The Actuaries Institute’s Climate Risk Working Group summarise the main outcomes of the International Panel on Climate Change (IPCC) Assessment Report 6, and look into the aspects most relevant for actuaries.
The International Panel on Climate Change (IPCC) was created to provide policymakers with regular scientific assessments on climate change, its implications and potential future risks, as well as to put forward adaptation and mitigation options. Through its assessments, the IPCC determines the state of knowledge on climate change. It identifies where there is agreement in the scientific community on topics related to climate change, and where further research is needed. The reports are drafted and reviewed in several stages, thus guaranteeing objectivity and transparency.
The latest report, IPCC Assessment Report 6 is the most up-to-date physical understanding of the climate system and climate change, bringing together the latest advances in climate science, and combining multiple lines of evidence from paleoclimate, observations, process understanding, and global and regional climate simulations.
IPCC AR6 – Code red for humanity
IPCC AR6 has been dubbed ‘code red for humanity’. It warns of a future of increasingly extreme heatwaves, droughts, fires and flooding. But it also shows how the worst impacts can be avoided if the world acts fast to cut greenhouse gas emissions.
The report has been covered extensively, so in this article, after summarising the main outcomes, we look at some aspects that are particularly relevant for actuaries.
Main projection outcomes
Better observational climate data and models have led to improved understanding of human influence on the weather and climate extremes. Previous IPCC predictions of the impacts of climate change were too conservative. Global warming of 1.5°C above pre-industrial levels is now almost certain by 2050. The current and future impacts of 1.5°C (the scenario with the least warming) include:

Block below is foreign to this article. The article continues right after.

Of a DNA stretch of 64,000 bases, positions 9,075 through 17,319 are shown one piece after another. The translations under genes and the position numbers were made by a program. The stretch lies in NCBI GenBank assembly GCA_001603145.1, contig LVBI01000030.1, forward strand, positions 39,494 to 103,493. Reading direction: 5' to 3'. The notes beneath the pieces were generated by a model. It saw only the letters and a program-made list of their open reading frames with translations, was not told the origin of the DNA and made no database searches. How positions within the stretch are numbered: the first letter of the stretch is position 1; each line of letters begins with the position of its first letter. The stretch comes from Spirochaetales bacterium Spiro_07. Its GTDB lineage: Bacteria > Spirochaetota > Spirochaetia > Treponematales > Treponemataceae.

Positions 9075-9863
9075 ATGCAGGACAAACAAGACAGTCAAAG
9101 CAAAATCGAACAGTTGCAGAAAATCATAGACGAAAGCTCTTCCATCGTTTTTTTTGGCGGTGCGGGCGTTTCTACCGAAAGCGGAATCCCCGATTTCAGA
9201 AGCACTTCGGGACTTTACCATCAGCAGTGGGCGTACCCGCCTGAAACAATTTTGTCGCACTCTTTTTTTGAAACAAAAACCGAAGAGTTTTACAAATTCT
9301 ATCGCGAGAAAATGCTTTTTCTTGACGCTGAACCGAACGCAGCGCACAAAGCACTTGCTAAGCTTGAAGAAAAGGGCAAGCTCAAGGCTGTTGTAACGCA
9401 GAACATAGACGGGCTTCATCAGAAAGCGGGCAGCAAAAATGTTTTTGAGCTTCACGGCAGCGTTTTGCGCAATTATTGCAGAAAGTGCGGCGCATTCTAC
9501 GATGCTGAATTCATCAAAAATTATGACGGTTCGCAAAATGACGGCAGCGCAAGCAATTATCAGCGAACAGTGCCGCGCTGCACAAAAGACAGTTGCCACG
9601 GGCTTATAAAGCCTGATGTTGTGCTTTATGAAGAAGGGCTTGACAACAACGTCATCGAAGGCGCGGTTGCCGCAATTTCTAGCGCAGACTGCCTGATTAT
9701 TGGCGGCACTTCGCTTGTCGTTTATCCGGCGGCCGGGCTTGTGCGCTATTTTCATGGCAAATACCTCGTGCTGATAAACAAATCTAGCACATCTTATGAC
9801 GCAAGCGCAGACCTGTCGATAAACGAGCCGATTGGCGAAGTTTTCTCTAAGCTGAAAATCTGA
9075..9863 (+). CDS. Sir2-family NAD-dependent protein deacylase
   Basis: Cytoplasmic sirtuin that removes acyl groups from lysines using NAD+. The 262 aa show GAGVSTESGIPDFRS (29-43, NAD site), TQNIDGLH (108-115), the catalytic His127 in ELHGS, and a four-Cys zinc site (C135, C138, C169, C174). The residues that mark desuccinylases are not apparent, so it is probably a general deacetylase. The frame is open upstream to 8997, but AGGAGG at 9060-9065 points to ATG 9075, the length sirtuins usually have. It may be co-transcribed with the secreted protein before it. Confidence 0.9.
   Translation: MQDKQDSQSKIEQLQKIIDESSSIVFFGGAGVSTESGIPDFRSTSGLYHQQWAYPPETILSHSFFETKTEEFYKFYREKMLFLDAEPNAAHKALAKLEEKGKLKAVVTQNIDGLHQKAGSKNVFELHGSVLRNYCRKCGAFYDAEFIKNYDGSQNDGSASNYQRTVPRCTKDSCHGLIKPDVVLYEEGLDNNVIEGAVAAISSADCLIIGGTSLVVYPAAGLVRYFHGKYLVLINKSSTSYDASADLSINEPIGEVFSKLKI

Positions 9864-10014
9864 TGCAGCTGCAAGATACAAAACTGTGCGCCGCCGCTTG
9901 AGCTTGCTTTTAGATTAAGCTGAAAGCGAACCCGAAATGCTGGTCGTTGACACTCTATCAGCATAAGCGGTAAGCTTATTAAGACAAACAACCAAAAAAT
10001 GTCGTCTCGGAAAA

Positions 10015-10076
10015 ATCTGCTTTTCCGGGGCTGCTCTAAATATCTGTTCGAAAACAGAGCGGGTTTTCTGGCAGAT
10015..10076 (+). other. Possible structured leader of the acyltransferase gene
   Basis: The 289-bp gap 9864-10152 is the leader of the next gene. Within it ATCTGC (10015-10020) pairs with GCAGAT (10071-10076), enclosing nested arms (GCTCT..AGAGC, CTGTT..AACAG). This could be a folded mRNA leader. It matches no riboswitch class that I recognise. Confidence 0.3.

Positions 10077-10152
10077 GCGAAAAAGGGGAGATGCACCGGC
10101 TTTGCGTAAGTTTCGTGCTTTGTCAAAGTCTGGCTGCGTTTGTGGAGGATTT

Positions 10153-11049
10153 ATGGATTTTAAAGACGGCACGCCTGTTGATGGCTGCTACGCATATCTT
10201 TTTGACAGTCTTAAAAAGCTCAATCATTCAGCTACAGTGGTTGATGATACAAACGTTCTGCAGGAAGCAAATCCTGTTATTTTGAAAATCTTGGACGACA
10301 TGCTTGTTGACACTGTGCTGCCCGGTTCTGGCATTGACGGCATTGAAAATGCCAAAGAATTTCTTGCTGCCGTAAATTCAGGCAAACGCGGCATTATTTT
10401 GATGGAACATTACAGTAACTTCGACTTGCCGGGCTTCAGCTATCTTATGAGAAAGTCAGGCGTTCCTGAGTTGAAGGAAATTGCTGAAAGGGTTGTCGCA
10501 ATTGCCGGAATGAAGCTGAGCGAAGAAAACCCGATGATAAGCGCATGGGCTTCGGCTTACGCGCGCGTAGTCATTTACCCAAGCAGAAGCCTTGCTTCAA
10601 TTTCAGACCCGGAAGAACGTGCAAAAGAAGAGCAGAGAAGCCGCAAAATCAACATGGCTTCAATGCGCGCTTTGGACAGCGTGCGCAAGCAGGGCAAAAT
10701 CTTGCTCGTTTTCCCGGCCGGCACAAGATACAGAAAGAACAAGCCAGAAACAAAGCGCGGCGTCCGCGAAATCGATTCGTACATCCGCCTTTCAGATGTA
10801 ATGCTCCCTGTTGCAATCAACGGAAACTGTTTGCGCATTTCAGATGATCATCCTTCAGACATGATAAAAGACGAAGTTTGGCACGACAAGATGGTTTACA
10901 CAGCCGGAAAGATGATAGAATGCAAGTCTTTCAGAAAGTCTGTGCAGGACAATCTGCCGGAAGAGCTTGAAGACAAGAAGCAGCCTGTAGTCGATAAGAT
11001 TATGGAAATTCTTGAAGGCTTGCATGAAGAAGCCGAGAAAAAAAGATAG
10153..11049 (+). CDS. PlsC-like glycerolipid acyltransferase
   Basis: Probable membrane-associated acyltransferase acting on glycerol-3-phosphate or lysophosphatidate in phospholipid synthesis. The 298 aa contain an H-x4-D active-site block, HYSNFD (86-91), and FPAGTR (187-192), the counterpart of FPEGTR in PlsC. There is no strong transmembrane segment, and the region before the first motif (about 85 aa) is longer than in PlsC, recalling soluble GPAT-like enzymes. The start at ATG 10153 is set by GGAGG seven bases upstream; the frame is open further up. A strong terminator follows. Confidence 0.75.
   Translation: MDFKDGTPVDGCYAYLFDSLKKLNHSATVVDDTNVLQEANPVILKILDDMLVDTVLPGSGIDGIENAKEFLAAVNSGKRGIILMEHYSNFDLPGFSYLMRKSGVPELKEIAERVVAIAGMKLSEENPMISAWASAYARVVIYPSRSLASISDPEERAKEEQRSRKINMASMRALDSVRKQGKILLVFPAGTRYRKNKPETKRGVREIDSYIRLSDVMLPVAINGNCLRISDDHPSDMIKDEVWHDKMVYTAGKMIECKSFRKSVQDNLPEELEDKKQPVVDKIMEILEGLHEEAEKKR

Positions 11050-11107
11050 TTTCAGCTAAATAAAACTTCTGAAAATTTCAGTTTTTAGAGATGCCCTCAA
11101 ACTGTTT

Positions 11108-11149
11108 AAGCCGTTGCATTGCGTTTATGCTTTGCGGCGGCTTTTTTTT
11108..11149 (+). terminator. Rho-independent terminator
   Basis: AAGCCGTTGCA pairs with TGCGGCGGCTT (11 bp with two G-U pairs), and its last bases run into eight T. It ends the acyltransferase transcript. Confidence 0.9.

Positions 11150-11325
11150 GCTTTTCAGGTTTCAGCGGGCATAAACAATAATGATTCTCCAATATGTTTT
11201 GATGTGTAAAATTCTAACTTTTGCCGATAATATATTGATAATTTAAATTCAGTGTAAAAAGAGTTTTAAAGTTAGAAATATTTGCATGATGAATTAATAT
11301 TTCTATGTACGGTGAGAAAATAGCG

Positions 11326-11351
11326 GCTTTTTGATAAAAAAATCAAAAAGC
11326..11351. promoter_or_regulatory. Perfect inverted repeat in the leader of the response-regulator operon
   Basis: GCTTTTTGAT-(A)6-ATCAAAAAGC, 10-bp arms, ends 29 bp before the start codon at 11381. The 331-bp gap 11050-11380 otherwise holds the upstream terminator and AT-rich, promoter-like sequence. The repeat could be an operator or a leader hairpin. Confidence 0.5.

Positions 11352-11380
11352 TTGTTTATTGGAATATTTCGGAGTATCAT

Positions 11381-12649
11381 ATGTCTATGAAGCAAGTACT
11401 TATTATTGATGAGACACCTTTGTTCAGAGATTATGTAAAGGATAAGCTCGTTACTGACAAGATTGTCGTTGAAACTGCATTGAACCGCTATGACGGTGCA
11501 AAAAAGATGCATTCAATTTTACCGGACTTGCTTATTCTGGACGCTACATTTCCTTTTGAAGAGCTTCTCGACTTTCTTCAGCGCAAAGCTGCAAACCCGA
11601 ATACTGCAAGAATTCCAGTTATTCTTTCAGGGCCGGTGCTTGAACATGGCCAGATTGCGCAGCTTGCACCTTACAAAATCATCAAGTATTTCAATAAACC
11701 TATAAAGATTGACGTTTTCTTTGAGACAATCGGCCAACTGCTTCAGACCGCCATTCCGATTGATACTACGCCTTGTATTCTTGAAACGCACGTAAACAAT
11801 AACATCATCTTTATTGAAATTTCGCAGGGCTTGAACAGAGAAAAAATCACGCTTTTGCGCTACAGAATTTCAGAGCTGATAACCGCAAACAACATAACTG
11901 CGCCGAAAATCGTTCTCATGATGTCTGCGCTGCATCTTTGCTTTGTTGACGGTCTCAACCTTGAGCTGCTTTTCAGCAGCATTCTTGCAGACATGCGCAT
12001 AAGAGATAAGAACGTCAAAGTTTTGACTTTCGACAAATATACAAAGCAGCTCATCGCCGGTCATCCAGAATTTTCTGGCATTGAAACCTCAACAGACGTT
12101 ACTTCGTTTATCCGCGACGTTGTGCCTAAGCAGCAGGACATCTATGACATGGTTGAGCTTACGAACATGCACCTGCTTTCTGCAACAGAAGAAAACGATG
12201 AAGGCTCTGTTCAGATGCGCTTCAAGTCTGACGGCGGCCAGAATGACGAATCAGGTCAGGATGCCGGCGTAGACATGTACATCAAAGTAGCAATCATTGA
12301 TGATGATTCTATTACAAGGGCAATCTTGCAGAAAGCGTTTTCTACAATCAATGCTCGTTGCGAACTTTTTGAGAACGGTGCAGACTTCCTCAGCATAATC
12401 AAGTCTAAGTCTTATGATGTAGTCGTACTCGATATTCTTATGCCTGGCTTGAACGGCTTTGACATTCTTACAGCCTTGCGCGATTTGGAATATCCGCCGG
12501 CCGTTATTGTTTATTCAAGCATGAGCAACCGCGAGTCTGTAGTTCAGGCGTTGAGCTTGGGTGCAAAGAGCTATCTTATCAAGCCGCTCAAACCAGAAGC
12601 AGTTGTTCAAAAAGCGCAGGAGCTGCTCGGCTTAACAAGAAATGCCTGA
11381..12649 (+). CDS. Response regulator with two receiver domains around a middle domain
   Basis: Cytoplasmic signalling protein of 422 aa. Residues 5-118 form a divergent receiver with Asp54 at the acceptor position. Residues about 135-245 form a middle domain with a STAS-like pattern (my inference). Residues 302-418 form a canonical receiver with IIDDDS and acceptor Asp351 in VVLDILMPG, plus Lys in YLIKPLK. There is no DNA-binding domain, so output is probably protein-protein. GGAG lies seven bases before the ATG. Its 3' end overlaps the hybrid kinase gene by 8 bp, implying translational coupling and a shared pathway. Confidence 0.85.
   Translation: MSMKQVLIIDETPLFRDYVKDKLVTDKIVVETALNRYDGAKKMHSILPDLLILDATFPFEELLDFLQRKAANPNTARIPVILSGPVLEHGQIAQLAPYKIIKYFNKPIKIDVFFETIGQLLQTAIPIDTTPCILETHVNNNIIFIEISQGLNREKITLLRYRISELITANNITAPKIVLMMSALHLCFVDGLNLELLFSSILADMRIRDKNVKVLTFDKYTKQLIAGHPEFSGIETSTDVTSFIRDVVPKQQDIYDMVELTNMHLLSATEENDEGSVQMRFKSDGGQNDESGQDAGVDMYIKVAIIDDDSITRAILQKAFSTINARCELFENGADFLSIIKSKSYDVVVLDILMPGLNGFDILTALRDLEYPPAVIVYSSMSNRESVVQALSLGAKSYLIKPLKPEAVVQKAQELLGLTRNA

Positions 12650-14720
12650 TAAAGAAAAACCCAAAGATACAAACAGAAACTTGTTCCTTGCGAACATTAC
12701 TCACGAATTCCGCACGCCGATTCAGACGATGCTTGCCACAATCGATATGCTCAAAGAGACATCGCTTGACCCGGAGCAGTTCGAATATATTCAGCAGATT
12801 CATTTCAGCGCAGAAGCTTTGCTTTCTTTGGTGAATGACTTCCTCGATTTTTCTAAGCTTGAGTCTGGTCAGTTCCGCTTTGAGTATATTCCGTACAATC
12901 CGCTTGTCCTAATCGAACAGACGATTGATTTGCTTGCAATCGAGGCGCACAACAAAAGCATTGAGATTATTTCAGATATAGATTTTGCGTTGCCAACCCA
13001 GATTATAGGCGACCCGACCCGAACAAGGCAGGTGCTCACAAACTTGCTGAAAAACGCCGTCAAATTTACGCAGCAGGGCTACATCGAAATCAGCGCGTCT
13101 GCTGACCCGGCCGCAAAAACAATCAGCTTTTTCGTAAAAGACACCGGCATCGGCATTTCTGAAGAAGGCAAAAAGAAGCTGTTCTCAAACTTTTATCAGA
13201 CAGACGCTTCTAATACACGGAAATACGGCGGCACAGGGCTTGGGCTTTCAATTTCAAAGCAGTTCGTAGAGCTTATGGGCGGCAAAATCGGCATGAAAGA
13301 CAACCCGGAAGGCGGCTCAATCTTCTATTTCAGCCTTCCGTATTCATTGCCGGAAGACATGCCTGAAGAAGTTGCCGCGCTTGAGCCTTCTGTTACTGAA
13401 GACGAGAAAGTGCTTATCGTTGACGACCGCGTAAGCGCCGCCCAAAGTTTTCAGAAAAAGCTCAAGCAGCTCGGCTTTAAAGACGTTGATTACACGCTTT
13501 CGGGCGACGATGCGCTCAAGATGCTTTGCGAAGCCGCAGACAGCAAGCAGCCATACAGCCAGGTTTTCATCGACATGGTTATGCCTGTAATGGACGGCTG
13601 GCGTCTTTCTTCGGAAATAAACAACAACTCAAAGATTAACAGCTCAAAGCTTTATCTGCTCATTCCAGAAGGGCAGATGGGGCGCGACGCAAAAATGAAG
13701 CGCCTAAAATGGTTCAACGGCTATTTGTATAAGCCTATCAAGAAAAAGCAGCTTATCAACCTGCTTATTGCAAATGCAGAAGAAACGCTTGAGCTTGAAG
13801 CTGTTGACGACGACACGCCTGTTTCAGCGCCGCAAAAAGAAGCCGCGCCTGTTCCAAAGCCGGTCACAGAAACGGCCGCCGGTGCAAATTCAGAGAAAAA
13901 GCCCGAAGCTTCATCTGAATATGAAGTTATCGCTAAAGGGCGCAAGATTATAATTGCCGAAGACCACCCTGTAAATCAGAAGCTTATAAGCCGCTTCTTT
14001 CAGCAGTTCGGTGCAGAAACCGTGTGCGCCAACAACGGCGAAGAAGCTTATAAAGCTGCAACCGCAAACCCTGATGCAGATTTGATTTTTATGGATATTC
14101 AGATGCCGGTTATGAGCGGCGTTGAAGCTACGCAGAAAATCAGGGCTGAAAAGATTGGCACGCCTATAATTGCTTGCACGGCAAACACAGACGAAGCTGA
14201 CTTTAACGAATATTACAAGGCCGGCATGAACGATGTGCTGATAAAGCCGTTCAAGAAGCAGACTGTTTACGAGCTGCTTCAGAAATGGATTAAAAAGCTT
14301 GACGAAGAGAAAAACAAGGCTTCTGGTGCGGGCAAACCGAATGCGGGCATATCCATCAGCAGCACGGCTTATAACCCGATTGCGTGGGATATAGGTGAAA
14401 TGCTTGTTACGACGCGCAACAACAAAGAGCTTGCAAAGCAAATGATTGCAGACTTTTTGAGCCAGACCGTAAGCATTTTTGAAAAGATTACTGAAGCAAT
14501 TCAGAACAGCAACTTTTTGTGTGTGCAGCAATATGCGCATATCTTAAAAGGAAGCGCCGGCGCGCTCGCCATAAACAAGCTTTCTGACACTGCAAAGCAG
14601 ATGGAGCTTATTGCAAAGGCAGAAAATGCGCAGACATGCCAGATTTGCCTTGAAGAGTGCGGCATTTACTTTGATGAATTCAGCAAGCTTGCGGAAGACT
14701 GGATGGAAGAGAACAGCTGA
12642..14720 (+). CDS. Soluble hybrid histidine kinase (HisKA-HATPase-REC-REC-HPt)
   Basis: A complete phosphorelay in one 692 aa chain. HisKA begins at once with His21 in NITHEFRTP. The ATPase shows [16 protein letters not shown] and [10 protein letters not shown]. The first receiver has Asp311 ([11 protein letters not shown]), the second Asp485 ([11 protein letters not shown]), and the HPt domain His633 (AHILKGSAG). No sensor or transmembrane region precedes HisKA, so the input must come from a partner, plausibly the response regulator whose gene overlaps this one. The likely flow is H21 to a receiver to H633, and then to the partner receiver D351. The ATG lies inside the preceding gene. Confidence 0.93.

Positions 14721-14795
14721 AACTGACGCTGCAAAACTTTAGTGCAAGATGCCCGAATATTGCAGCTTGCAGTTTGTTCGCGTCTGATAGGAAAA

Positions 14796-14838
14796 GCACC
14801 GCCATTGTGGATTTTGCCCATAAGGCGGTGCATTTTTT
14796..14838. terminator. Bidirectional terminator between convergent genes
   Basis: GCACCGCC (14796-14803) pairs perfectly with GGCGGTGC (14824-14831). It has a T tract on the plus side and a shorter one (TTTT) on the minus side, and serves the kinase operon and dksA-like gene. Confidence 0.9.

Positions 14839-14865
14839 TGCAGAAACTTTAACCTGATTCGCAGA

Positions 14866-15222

- More frequent hot extremes will increase the severity of heatwaves (very high confidence)
- Heavy precipitation and associated flooding events are projected to become more intense and frequent (medium to high confidence depending on region)
- An increase in the probability of compound events – such as concurrent heatwaves, droughts and/or fire weather – in many regions (high confidence)
At 2°C global warming and above, the level of confidence in and the magnitude of these impacts increases compared to those at 1.5°C.
There is some good news in AR6. Future impacts will be shaped by how hard and fast we can cut global emissions (and large cuts are possible with existing technologies). AR6 uses a set of five illustrative scenarios of future emissions from 2020 to 2050, showing the amount of warming expected along alternative scenarios. These are summarised in Figure 1. The actual impacts experienced in the future will depend on future cumulative emissions.
Figure 1: Illustrative scenarios of future emissions from 2020 to 2050
The previous IPCC Special Report (SR1.5) published in 2018 and the AR5 published in 2014 showed that it was necessary for us to achieve net zero emissions by 2050 to achieve the Paris Agreement objective of limiting global warming to well below 2°C. Limiting global warming to 1.5°C would require “rapid and far-reaching” transitions in land, energy, industry, buildings, transport, and cities. So governments and organisations have been setting targets to achieve net-zero greenhouse gas emissions by 2050 (or earlier).
Previous IPCC predictions of the impacts of climate change were too conservative. Global warming of 1.5°C above pre-industrial levels is now almost certain by 2050.
Figure 1 above showed that global warming now is expected to hit 1.5°C “in the early 2030s” in almost all emission scenarios, 10 years earlier than the midpoint of the likely range assessed in the SR1.5. Figure 2 below shows that temperatures have been rising faster than in previous IPCC assessment cycles.
Figure 2: IPCC projection of temperatures in AR5 and AR6
Improved knowledge of climate processes and evidence, AR6 gives a best estimate of equilibrium climate sensitivity of 3°C with a narrower range compared to AR5. Figure 3 below shows the changes in estimates of ECS over time.
Figure 3: Estimates of ECS in all IPCC assessments
ECS is the sensitivity of the Earth’s climate to increases in atmospheric CO2 concentration, which represents how much global temperatures will rise in response to human-caused CO2 emissions.